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Published on Oct 7, 2011
LFTR does not produce transuranic waste. It burns up essentially all of the fuel because we don't remove fuel from the reactor until it's a fission product.
It is these transuranics like plutonium, americium & curium which present the biggest challenge to nuclear waste disposal. They have moderate half-lives (neither decay quickly nor low levels of radiation) and have complicated decay chains.
All of today's pressurized water reactors (every commercial reactor operating in North America) use less than 1% of the energy stored in the nuclear fuel. This is why the spent fuel rods are difficult to manage. LFTR can consume almost all of its fuel. This big increase in efficiency means less nuclear waste to deal with.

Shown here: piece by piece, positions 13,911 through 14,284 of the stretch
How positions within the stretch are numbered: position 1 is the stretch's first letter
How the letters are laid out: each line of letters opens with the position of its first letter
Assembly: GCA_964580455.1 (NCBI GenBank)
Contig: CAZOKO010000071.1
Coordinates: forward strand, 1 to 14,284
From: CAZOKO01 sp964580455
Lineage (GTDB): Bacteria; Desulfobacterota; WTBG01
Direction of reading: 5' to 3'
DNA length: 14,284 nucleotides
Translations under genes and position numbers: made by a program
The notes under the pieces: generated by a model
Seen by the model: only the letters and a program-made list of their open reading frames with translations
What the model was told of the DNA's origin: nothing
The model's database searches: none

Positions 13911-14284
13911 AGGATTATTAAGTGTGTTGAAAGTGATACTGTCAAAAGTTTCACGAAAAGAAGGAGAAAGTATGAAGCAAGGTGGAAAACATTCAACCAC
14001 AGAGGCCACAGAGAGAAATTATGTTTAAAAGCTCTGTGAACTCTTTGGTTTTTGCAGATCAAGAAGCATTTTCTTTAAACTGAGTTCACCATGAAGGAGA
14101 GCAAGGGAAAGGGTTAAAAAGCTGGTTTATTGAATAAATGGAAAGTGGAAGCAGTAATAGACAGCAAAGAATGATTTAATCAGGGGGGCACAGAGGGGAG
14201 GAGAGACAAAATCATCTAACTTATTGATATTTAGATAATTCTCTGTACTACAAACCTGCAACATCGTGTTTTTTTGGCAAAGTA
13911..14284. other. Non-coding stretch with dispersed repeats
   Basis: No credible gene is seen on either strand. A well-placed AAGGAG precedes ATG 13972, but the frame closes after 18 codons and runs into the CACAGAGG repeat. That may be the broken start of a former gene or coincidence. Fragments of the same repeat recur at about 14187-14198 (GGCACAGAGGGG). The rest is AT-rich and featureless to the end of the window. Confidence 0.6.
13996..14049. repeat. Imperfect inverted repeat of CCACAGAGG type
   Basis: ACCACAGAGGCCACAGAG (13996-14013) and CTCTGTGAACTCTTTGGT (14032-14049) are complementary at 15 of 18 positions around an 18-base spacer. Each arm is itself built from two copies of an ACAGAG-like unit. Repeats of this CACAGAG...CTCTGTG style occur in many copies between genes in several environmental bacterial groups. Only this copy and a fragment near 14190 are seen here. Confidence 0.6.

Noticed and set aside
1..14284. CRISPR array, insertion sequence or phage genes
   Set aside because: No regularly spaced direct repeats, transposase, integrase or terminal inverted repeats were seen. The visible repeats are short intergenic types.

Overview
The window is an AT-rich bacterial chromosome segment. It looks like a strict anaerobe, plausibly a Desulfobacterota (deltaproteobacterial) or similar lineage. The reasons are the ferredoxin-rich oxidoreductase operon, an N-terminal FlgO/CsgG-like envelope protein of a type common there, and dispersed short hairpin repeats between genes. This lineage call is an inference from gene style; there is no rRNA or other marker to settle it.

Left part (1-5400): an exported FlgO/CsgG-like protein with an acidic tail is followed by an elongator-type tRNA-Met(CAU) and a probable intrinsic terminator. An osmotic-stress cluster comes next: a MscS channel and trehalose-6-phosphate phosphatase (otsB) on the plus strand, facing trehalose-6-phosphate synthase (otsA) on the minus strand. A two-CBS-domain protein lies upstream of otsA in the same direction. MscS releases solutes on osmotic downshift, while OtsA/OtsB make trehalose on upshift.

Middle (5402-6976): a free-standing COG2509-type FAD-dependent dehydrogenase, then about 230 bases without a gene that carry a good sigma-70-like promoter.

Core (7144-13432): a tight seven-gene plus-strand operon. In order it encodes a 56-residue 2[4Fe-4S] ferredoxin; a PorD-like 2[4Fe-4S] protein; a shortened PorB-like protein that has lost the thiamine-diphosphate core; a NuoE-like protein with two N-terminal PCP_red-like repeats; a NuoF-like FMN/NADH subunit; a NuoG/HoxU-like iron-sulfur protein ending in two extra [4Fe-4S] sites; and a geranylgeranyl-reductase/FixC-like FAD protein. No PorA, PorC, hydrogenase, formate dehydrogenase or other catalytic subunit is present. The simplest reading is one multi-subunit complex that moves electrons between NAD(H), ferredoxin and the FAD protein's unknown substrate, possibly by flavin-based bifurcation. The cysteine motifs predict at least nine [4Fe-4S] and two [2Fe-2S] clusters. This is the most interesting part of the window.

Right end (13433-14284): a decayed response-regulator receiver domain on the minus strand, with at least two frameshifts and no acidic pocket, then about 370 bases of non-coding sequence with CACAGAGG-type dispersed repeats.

And because LFTR (Liquid Fluoride Thorium Reactor) uses LIQUID fuel, it is far easier to partition the "waste" to extract valuable by-products, such as medical isotopes for cancer treatment.